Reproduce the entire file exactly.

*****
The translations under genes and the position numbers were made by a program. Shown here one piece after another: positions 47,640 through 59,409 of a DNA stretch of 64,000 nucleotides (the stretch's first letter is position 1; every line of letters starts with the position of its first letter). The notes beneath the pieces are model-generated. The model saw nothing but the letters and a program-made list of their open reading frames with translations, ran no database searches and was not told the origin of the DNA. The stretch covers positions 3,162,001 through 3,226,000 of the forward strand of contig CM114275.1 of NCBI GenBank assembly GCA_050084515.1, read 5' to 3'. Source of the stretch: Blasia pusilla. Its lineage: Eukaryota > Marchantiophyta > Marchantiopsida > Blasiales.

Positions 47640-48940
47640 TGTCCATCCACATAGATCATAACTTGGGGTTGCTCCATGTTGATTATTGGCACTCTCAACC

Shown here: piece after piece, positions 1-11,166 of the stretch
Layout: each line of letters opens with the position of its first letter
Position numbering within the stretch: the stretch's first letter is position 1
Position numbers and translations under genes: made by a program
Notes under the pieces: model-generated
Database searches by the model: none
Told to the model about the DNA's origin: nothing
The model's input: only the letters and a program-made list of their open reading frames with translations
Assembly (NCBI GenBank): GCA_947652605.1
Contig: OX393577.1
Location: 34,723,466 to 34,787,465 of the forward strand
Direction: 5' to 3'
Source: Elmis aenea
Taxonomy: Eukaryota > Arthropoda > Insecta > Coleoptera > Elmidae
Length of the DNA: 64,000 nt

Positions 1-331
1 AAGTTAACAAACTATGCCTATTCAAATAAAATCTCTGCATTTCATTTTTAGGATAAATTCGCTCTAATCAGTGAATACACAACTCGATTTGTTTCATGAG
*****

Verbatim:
The translations under genes and the position numbers were made by a program. Shown here one piece after another: positions 47,640 through 59,409 of a DNA stretch of 64,000 nucleotides (the stretch's first letter is position 1; every line of letters starts with the position of its first letter). The notes beneath the pieces are model-generated. The model saw nothing but the letters and a program-made list of their open reading frames with translations, ran no database searches and was not told the origin of the DNA. The stretch covers positions 3,162,001 through 3,226,000 of the forward strand of contig CM114275.1 of NCBI GenBank assembly GCA_050084515.1, read 5' to 3'. Source of the stretch: Blasia pusilla. Its lineage: Eukaryota > Marchantiophyta > Marchantiopsida > Blasiales.

Positions 47640-48940
47640 TGTCCATCCACATAGATCATAACTTGGGGTTGCTCCATGTTGATTATTGGCACTCTCAACC

Shown here: piece after piece, positions 1-11,166 of the stretch
Layout: each line of letters opens with the position of its first letter
Position numbering within the stretch: the stretch's first letter is position 1
Position numbers and translations under genes: made by a program
Notes under the pieces: model-generated
Database searches by the model: none
Told to the model about the DNA's origin: nothing
The model's input: only the letters and a program-made list of their open reading frames with translations
Assembly (NCBI GenBank): GCA_947652605.1
Contig: OX393577.1
Location: 34,723,466 to 34,787,465 of the forward strand
Direction: 5' to 3'
Source: Elmis aenea
Taxonomy: Eukaryota > Arthropoda > Insecta > Coleoptera > Elmidae
Length of the DNA: 64,000 nt

Positions 1-331
1 AAGTTAACAAACTATGCCTATTCAAATAAAATCTCTGCATTTCATTTTTAGGATAAATTCGCTCTAATCAGTGAATACACAACTCGATTTGTTTCATGAG